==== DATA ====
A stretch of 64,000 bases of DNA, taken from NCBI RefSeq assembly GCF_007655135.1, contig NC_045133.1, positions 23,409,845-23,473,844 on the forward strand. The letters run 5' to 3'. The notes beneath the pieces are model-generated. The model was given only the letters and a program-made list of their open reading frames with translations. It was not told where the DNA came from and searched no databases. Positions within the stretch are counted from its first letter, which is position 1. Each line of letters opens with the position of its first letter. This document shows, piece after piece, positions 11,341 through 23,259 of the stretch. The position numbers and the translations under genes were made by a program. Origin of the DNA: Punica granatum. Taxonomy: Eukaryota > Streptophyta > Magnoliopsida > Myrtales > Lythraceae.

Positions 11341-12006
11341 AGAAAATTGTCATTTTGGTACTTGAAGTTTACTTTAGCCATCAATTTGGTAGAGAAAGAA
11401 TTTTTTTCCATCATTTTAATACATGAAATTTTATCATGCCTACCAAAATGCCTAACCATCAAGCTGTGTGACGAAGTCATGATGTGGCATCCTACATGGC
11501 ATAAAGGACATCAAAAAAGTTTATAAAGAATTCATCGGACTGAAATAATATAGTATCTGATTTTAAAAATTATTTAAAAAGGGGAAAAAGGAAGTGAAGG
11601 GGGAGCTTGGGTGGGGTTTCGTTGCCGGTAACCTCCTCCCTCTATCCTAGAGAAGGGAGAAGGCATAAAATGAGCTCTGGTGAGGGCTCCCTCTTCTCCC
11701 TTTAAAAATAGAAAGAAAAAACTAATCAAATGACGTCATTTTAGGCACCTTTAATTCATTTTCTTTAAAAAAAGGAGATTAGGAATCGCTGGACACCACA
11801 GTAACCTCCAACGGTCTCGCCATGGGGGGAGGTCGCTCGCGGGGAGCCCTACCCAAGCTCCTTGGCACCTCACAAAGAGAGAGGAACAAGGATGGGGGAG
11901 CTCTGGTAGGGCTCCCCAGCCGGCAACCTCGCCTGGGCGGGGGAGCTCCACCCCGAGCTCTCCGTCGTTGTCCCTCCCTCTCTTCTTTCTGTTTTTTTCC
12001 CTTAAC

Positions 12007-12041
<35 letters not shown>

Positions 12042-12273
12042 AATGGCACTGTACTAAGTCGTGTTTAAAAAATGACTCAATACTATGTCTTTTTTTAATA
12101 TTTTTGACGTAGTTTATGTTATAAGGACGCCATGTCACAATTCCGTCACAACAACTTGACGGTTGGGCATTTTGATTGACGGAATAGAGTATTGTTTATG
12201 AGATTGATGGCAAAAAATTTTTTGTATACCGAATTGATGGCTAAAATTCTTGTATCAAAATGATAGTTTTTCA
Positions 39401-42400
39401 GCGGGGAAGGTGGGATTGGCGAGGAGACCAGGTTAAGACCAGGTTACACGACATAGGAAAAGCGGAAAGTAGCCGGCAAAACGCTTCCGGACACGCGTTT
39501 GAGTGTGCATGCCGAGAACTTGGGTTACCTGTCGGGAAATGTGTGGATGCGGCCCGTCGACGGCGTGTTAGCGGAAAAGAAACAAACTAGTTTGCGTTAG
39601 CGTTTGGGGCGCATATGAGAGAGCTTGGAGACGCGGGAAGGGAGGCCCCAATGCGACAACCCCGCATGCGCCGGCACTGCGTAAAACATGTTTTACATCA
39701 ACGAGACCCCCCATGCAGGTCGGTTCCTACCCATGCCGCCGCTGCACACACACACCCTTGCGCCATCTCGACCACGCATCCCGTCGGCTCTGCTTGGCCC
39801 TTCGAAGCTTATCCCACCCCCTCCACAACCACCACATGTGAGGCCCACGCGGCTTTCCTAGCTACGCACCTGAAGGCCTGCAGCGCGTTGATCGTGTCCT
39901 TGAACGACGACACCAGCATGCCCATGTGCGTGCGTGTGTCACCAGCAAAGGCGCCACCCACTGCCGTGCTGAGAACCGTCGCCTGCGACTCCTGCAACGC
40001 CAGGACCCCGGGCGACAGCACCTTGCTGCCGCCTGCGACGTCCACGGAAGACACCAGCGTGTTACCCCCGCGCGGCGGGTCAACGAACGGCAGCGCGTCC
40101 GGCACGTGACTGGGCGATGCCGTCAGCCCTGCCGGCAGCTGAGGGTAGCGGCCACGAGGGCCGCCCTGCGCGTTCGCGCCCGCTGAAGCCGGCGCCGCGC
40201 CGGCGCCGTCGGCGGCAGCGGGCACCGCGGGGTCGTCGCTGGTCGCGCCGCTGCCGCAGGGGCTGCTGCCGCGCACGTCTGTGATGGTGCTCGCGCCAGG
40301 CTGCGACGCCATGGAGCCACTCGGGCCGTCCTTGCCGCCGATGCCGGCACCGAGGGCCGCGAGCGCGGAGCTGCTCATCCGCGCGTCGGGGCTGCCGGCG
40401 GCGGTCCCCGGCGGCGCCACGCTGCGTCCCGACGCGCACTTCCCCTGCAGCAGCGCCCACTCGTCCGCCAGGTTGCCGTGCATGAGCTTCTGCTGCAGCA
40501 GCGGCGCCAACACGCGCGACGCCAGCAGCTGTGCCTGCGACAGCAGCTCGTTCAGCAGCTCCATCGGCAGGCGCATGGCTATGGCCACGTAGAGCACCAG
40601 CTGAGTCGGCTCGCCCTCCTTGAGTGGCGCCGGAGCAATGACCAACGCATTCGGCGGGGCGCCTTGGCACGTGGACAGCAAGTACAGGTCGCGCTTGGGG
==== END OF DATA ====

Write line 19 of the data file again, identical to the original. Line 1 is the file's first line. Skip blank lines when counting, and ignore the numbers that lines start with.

39501 GAGTGTGCATGCCGAGAACTTGGGTTACCTGTCGGGAAATGTGTGGATGCGGCCCGTCGACGGCGTGTTAGCGGAAAAGAAACAAACTAGTTTGCGTTAG